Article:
Plan for media, but create for mediums

Two thousand years ago, the Catholic Church determined that if you want people to believe something, you gotta tell 'em every seven days.

Two thousand years ago, the Catholic Church determined that if you want people to believe something, you gotta tell ‘em every seven days.

Later, Procter & Gamble decided the correct frequency was three times a week.

This is why we have media plans.

Because the damn human brain, with which we are still being issued two hundred thousand years after its shortcomings became glaringly apparent, dumps 85% of its short-term memory every 24 hours. That’s why.

But what media plans do not tell you, kids, is how to put a message into a medium so that it makes the earth move in that medium.

Take print.

I have it on good authority that some people actually read books. What’s more, thanks to the Internet, it’s getting worse and worse! Amazon! Chapters! Barnes & Noble! Aaaagggghhhh!!! People are reading copy!!!!

Try to find a print ad that (a) provokes you to read it, with some headline like ‘Lemon,’* or ‘Attention Jews,’* and (b) then gives you about 110,000 nicely persuasive written words, not in teeny reverse type, or set flush left and right in stupefying blocks.

You know that car you lust after? Did you find out about it in the manufacturer’s ad, or by reading the road report in Car & Driver? That’s what I thought. Once again, car ads are conceived in what we used to call The Lucky Girl School of Advertising. As in Lucky Girl…Her Man Drives a Jaguar! Lah-dee-dah. Bullshit.

I don’t care what you say, Designed to Outperform…(also known as the Dot Dot Dot School of Advertising) is not a viable headline.

Radio is a wonderful medium. Creative folks like it because the screen is bigger. Just ask Orson Welles. But when the ‘copywriter,’ who is actually auditioning for a gig at Yuk Yuks next Thursday, gets finished painting the word picture, and we’re left with a guy burying a dead squirrel decently (remember?) for an airline, or a plutonium-plated, jet-propelled rocket booster with ejection seats for a cellphone company, it doesn’t matter how big the screen is. The picture is wrong.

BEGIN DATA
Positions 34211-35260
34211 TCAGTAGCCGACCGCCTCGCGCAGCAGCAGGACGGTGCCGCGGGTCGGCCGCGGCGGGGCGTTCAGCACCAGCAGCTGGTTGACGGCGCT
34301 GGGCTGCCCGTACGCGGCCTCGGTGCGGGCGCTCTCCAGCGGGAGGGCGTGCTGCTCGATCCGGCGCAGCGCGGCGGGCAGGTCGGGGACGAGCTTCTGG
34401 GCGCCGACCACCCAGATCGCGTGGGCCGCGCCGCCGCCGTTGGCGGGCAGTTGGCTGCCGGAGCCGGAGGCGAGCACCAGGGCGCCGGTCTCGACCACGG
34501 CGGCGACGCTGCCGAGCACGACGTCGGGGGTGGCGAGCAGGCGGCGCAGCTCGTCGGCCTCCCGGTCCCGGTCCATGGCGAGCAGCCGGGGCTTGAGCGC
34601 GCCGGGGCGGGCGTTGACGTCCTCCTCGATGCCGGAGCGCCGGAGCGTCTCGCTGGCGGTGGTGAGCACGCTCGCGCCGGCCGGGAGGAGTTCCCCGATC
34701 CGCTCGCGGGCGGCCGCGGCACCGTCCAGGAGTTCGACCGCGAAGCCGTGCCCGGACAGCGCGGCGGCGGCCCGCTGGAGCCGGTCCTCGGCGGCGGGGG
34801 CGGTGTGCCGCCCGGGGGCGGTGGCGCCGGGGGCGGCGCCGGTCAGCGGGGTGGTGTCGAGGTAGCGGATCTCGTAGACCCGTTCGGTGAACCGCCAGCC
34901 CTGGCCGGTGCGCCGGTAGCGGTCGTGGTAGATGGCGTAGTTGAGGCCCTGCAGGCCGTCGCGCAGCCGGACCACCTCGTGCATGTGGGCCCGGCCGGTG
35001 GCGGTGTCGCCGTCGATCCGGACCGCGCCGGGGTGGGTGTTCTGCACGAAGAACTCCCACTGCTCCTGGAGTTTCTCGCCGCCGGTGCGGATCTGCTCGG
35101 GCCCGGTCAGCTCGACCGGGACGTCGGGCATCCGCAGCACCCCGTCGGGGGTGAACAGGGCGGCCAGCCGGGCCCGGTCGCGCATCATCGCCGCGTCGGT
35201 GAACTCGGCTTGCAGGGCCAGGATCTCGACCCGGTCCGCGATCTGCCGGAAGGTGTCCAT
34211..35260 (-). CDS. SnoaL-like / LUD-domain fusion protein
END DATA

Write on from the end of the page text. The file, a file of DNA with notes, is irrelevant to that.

Once upon a time, we used to believe British TV spots were better than North American ones because there had never been commercial radio in Britain. So television ad concepts sprang directly from visual prompts, like film and television and stage (think Shakespeare) rather than being radio-with-pictures-tacked-on, like here.

TV is the show in show-and-tell. Watch Holmes on Homes. Was Canadian Tire so old-fashioned to show us guys using neat tools we’d never seen before? How exactly did that pressure washer get into your garage, buddy?

When I was still a small child (though with my own ad agency) a Brit named Lester Bookbinder (one of God’s Little Jokes!) started shooting food, like lettuce and onions and tomatoes whatever in slo-mo surfing on splashing waves of spring water, and oh my gosh did it make you salivate, bark and paw the screen. How much great food prep and imaginative shooting do you see on TV? Hot mozzarella string-stretching between pizza slices is now unremarkable, okay?

And television was built for the Cult of Personality. You gotta love the two guys who play the Mac and the PC. If you stay up after 11, you know the PC is a mock commentator on The Daily Show. Dingdingdingding! Added Bonus! When is someone gonna get Lewis Black to do a spot?

As Boy Wonder, I used to cast John Candy, Catherine O’Hara, Eugene Levy, Dan Aykroyd, Andrea Martin and Dave Thomas to do my stuff whenever I could. Nobody knew who they were, of course. But I did.

And if this was an ad on the Internet, you’d be gettin’ the fidgets, ’cause it’s already probably too long, and it’s not typeset like

Barry Base is president and CD of Barry Base & Partners, Toronto. He clawed his way up through four major ad agencies and founded his own firm when still a small child. See highlights of his career to date on an egomaniacal Web site at

* ‘Lemon’ was the famous one-word shocker Volkswagen print headline, admitting a VW bug had been spotted leaving the factory with an infinitesimal flaw, subsequently rectified. ‘Attention Jews’ was the headline on a handbill on a post outside the Brooklyn apartment of a friend and New York ad guy, who used it ever after as an example of a head masterfully crafted to grab the attention of its target audience.